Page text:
A casino is a place where people gamble on games of chance. The majority of these establishments rely on gambling as their primary source of revenue. The profits from games such as blackjack, roulette and craps generate billions in dollars for casinos each year. While lighted fountains, shopping centers and musical shows add to the appeal of a casino, the games themselves provide the bulk of the entertainment and profits.

Unlike home gaming, where the player deals the cards or dice, in a casino game, a dealer handles these duties and is paid a salary. In addition, a casino’s atmosphere is designed around noise and light to encourage excitement and increase the chances of winning. Casinos also offer drinks and snacks to their patrons, and waiters circulate throughout the facility to serve them.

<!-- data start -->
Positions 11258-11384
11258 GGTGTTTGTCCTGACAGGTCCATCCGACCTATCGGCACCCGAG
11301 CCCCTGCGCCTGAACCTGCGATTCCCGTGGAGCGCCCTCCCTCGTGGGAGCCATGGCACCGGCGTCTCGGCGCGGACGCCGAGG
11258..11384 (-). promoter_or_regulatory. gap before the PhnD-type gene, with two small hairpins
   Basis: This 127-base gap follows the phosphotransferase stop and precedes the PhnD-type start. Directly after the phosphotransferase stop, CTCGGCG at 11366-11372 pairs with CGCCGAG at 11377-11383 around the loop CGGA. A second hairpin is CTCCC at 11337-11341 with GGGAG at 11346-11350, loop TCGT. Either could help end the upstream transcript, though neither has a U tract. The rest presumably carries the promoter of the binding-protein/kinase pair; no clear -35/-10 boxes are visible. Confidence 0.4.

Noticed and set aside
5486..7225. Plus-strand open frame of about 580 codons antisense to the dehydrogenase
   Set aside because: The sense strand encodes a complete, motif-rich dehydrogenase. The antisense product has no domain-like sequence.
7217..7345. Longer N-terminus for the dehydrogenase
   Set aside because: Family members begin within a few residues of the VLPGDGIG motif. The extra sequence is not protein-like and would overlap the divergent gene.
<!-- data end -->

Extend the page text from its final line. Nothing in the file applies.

The first modern casinos were built in the United States during the 1950s. Until then, most American gambling took place in saloons and other illegal gambling establishments. After the prohibition ended, gangsters had ample cash from their drug dealing and extortion rackets to invest in casinos. Many of them became involved in the operation of these facilities and were able to influence the outcome of some games. Eventually the mob’s influence faded as real estate investors and hotel chains became interested in the profits from casinos, and federal crackdowns made it harder for them to hide any connection with organized crime. By the 1980s, the only remaining mob-owned casinos were in Reno and Las Vegas.